The Original American Malcontent

Experience hath shewn, that even under the best forms of government those entrusted with power have, in time, and by slow operations, perverted it into tyranny.

Monday, June 13, 2005


Following is an except from a book I'm writing on corruption in American politics. If anyone has verifiable information, leads or advice pertaining to the scope of this project it would be greatly appreciated.

I intend to cover any relevant data that points to events, policies, backroom deals and personal agendas that have contributed to the current and now traditional practice of systemic corruption that has lead the United States away from it's original mission to achieve a more perfect union with life, liberty and the pursuit of happiness as the fundamental principles towards the realization of a far from perfect union where war is a perpetual event and the pursuit of profit holds more legal weight than the rights of individual citizens.

For as long as mankind has existed, corruption has been an integral part of society. Corruption seems to be an innate quality of humanity driven by personal ambition, greed and self preservation. Corruption shows it’s ugly head in every aspect of our lives from personal relationships to business and government. Some of the functions of corruption may be to advance personal agendas, to protect ourselves from incrimination and to achieve greater wealth and power, while some of the negative results are the perpetuation of untruths, the suppression of fundamental truths, oppression of the population and the undermining of democracy and self determination. In this chapter we will take a close look at how corruption in the government, corporations and the media serve to preserve the enrichment and power of the upper class and to prevent the necessary changes that are required by our society to provide for the commonwealth and happiness of the people.

Corruption can be found in every form of government whether it be capitalist, socialist, communist theocratic or monarchical, whatever the theoretical premise, as soon as people become the custodians of any system of governance, corruption is soon to follow, irrespective of whether that was the intent of the framers. In order stay within the framework of this book I will attempt to limit my focus to the institutionalized corruption that has been prevalent in the United States since it’s inception up until the present day.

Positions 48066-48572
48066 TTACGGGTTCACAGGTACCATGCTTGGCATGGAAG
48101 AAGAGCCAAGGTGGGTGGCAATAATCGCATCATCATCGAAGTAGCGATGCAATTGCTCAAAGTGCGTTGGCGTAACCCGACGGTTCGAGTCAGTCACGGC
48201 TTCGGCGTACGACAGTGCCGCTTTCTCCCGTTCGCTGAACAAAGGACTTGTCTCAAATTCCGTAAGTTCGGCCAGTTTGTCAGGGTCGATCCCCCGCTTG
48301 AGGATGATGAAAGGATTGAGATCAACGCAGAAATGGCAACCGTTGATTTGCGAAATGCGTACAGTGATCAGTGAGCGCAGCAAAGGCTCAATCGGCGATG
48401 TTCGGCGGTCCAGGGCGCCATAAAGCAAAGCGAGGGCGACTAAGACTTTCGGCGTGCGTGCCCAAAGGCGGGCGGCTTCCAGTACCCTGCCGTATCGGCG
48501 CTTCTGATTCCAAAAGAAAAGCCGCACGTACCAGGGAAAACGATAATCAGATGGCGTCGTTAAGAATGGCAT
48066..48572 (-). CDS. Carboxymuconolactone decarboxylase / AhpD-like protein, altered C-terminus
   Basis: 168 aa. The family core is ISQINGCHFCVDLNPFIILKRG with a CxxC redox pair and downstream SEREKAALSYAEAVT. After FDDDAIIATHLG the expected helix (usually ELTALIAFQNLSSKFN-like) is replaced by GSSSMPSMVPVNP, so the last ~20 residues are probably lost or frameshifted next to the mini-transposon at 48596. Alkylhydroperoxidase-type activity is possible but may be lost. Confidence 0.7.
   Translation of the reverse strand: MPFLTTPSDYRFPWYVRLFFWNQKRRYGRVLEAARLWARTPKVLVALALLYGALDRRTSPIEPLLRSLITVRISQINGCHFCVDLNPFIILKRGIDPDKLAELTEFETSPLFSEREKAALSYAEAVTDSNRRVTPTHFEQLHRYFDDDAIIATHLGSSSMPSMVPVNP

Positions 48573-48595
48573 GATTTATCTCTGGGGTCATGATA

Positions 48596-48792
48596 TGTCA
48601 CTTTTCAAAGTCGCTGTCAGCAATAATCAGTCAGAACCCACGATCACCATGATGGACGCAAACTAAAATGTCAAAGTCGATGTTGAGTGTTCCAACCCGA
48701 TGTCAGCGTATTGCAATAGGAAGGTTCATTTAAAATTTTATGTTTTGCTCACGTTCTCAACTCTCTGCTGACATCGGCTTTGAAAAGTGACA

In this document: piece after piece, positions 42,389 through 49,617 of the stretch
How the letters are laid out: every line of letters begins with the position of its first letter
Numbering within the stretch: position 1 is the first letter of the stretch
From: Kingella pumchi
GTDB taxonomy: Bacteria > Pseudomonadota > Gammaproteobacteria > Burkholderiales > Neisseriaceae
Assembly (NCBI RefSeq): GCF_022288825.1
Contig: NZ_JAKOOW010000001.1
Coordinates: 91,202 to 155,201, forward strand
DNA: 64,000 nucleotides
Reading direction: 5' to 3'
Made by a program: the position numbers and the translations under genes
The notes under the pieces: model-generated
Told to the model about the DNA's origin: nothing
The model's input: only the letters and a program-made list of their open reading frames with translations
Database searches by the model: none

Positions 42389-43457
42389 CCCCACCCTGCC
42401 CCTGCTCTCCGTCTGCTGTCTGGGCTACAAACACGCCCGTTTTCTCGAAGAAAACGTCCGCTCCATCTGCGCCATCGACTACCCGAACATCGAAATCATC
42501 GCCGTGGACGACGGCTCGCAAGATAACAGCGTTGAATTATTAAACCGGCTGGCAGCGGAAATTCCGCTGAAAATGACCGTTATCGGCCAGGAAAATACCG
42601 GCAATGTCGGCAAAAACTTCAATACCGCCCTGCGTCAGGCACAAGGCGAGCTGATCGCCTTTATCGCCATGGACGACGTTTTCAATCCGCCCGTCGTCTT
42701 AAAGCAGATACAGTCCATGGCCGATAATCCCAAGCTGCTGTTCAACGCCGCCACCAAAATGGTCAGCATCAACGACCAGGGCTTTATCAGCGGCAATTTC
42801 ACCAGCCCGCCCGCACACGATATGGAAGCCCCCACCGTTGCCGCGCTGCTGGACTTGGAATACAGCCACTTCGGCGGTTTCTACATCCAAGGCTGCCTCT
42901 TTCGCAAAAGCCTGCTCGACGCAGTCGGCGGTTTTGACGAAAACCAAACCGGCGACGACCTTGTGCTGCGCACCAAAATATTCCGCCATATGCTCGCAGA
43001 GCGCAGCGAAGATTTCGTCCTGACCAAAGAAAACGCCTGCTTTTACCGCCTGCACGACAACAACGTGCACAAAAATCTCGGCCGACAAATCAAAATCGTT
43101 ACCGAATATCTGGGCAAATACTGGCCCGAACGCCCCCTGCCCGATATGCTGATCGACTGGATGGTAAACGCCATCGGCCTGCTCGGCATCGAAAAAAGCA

In a paper entitled The Concept of Systematic Corruption in American History, author John Joseph Wallis takes an in depth look at how the leaders of the American Revolution sought to create a system of governance that would provide the necessary checks and balances against tyranny and corruption. Wallace identifies two forms of corruption in government, namely systemic and venal. Wallace notes that the forefathers acknowledged that venal corruption, or corruption for personal gain was an inherent part of human nature and therefore decided to focus their efforts on creating a system that would prevent systemic corruption. Wallace describes systemic corruption as

“both a concrete form of political behaviour and an idea. In polities plagued with systemic corruption, a group of politicians deliberately create rents by limiting entry into valuable economic activities through grants of monopoly, restrictive corporate charters, tariffs, quotas, regulations, and the like. These rents bind the interests of the recipients to the politicians who create the rents. The purpose is to build a coalition that can dominate the government.”

During the decade leading up to the American Revolutionary War, many American colonists were becoming increasingly dissatisfied with British rule and viewed it as a corrupt tyranny that had little regard for the commonwealth of the American colonies. Thomas Jefferson acknowledged that “long established governments should not be overthrown for trivial reasons, however repeated crimes and abuses require that the people revolt.” It is clear that the public perception of political corruption at this time must have been significant enough to inspire the thirteen original colonies to entirely break it’s ties with the British crown and create an independent government of their own. The list of grievances against the King of Great Britain enumerated in the Declaration of Independence is quite a lengthy litany of offenses that all lead back to the central idea of systemic corruption. The revolutionaries felt that by breaking all ties with Great Britain, that they would be able to establish an independent nation that would seek to secure individual liberty and prevent tyranny and corruption.